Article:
Generation Gap: Advancing Careers at Any Age

Pharmacy Times, February 2015 Autoimmune Disorders, Volume 81, Issue 2

Regardless of age or experience, it's possible to find a position that's a good fit for you.

Pharmacists can ocassionally feel a touch of career restlessness tinged with a bit of boredom. When this happens, we examine our skills, career trajectories, and hopes for the future. New graduates worry about finding a first or second job. Older pharmacists may perceive new graduates as having the advantage of recent learning and technological expertise. Regardless of age or experience, it’s possible to find a position that’s a good fit for you.

Step 1: Self-Assessment

First, assess your strengths (eg, you work well under pressure or are a finance wizard) and limitations (eg, you tend to procrastinate or are uncomfortable meeting new people). A good way to gain insight is to take a personality-type test. The Myers-Briggs Type Indicator and similar tests are available online, and some are free. Local governments and libraries sometimes have career development centers and offer personality assessment tests. They may also conduct skills assessments and aptitude tests. From the results of these tests, you can determine what you can offer employers, where you can improve, and which job settings you should avoid. Another insight builder is to ask coworkers what they see as your strengths. Capitalizing on your strengths and working on improving your limitations is a lifelong endeavor.

Step 2: Preparation

Pharmacists who constantly look forward and anticipate where they hope to practice help position themselves for dream jobs. Many pharmacists make the mistake of dreaming too broadly. For example, dreaming of working in geriatrics can set an individual up for failure if related jobs are scarce. Pharmacists can be involved in geriatric practice in many ways: by working (1) in outpatient pharmacies predominately serving elders, (2) in inpatient pharmacies, or (3) as a long-term care pharmacist. Pharmacists can work with state Medicaid/Medicare programs, or in managed care organizations or insurance companies that serve elders. Knowing your personal strengths and limitations (Step 1) is one way to fine tune your goals and avoid selecting a site that requires traits you don’t have.

Steady involvement in an interest area, even in small ways, builds your credentials. Your resume and CV should reflect your interests and show growth. Highlighting accomplishments, continuing education, volunteer work, and postgraduate education in subjects related to your dream career helps employers see your potential.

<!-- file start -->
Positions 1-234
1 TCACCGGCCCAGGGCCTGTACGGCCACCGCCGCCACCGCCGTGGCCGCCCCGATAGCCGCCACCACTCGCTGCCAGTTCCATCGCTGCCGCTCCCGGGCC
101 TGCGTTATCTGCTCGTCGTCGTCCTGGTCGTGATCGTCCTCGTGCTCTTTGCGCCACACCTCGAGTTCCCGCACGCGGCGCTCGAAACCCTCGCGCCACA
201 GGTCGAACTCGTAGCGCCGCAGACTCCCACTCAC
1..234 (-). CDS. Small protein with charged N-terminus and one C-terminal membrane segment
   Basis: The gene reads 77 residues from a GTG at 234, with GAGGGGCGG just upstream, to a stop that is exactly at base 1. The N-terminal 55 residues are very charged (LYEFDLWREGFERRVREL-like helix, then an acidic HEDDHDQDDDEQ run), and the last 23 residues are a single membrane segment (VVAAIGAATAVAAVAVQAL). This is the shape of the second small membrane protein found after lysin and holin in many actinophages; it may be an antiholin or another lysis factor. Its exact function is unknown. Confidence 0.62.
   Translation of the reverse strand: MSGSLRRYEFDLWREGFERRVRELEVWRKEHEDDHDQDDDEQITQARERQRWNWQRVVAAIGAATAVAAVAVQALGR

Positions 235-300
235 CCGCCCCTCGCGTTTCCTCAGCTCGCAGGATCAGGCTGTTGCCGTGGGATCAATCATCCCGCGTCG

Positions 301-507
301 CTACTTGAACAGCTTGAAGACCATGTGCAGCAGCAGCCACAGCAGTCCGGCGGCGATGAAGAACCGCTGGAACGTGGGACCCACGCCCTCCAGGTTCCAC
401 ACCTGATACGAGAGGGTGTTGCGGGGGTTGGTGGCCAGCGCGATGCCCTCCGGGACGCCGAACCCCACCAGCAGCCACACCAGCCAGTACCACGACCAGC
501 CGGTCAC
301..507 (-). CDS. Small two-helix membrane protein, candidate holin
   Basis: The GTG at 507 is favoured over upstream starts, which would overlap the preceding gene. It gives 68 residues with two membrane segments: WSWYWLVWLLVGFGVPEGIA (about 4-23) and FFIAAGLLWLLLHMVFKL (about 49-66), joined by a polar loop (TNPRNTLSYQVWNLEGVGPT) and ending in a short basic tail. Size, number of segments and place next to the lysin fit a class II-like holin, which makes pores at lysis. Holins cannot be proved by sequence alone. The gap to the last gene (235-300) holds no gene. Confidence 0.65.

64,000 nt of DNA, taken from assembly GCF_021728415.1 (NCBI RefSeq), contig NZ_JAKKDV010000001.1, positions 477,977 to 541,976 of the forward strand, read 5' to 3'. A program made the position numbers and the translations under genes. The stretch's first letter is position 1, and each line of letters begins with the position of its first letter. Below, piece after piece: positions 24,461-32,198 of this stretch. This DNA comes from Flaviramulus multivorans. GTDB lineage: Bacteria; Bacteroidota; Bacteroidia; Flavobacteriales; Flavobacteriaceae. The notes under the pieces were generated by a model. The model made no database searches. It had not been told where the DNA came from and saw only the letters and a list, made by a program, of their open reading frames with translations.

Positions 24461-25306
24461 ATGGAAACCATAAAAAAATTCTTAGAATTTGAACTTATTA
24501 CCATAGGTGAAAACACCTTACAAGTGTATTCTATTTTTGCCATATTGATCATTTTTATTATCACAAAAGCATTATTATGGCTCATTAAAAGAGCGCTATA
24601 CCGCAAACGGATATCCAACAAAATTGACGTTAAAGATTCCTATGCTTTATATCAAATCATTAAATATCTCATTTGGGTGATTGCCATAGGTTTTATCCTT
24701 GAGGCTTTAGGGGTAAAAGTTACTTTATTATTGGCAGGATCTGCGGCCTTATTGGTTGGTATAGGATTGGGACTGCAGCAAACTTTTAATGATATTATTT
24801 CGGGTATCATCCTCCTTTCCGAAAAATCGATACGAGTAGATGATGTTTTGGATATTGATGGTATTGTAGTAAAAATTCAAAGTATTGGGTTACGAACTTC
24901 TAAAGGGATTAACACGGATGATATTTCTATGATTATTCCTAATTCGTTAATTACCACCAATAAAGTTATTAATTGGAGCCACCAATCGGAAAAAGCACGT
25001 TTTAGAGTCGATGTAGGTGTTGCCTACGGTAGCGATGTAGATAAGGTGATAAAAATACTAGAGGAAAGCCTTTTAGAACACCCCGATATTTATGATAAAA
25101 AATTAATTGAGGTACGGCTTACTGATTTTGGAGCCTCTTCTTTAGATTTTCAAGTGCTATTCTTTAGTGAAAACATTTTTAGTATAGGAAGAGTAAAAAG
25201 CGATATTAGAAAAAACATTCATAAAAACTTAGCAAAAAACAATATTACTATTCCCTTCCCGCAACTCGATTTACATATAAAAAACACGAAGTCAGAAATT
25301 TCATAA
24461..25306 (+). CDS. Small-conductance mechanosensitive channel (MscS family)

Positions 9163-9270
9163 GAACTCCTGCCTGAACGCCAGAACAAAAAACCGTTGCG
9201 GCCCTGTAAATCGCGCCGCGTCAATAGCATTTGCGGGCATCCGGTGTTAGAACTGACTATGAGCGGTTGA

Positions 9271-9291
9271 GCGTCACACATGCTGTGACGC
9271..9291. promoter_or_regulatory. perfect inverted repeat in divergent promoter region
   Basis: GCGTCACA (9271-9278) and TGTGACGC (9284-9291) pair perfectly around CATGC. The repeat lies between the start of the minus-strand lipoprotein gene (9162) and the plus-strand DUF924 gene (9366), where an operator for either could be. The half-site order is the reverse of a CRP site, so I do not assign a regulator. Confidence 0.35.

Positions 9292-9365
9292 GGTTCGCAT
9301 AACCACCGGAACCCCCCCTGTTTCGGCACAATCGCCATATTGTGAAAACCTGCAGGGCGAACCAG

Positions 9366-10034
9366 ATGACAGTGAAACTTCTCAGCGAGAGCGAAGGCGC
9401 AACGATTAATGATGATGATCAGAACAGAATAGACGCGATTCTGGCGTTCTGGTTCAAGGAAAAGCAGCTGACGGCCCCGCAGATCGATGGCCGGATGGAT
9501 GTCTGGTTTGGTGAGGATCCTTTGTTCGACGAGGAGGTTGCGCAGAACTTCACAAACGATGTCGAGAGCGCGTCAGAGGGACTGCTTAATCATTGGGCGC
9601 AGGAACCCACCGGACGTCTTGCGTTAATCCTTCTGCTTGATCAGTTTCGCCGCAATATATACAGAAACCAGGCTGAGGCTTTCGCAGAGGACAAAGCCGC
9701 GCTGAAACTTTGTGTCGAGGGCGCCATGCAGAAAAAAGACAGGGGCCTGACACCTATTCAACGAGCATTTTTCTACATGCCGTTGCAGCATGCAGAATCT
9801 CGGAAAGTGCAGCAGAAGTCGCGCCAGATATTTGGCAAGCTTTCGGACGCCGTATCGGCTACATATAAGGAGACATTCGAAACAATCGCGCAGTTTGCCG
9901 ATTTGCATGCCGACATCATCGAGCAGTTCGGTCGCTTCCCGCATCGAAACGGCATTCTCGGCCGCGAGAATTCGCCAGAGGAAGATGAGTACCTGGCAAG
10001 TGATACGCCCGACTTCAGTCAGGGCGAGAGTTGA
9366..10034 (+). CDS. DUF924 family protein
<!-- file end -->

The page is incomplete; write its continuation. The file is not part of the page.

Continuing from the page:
Some pharmacists need a little help finding their niche. The American Pharmacists Association offers a free career evaluation tool at In addition, pharmacists might consider using the book What Color Is Your Parachute? by Richard N. Bolles.

Step 3: Find Vacancies

Job search strategies have changed rapidly over the past few years. In pharmacy, the labor pool is large and, some people believe, more competitive. The Internet provides instant access to career research (information about requirements for specific jobs), job announcements, and other opportunities. Pharmacists often need to do more than search help-wanted ads and the Internet, however, because many jobs aren’t advertised (Figure).

Step 4: Present Your Credentials

Younger pharmacists are armed with recent education and clinical rotations, but pharmacists who have worked for a while have the one thing students cannot find in school: experience. Regardless of your age, present your assets in the best possible light. Younger candidates can emphasize enthusiasm and current knowledge. Older applicants should emphasize experience and continued learning. The Online Table describes good techniques to polish your image.

Final Note

Finding a new position is work. Completing 100 online applications may feel like you’ve accomplished something, but spending a few hours finding suitable positions and sending just a few well-prepared and tailored packages to select employers or personal contacts is more likely to result in an interview. Above all, make the search circular and constant. Follow-up when you send inquiries. Once you land that position, tell everyone and thank them for their help.

Ms. Wick is a visiting professor at the University of Connecticut School of Pharmacy.